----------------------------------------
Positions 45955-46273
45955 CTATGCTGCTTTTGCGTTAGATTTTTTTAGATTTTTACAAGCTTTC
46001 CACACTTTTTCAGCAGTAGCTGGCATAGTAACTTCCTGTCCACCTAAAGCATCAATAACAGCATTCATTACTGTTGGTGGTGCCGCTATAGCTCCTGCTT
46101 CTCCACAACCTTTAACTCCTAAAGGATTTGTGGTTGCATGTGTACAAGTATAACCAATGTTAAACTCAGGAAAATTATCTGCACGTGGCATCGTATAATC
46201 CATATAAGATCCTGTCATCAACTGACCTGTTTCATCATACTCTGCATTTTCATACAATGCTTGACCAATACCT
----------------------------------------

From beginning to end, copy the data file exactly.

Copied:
Positions 45955-46273
45955 CTATGCTGCTTTTGCGTTAGATTTTTTTAGATTTTTACAAGCTTTC
46001 CACACTTTTTCAGCAGTAGCTGGCATAGTAACTTCCTGTCCACCTAAAGCATCAATAACAGCATTCATTACTGTTGGTGGTGCCGCTATAGCTCCTGCTT
46101 CTCCACAACCTTTAACTCCTAAAGGATTTGTGGTTGCATGTGTACAAGTATAACCAATGTTAAACTCAGGAAAATTATCTGCACGTGGCATCGTATAATC
46201 CATATAAGATCCTGTCATCAACTGACCTGTTTCATCATACTCTGCATTTTCATACAATGCTTGACCAATACCT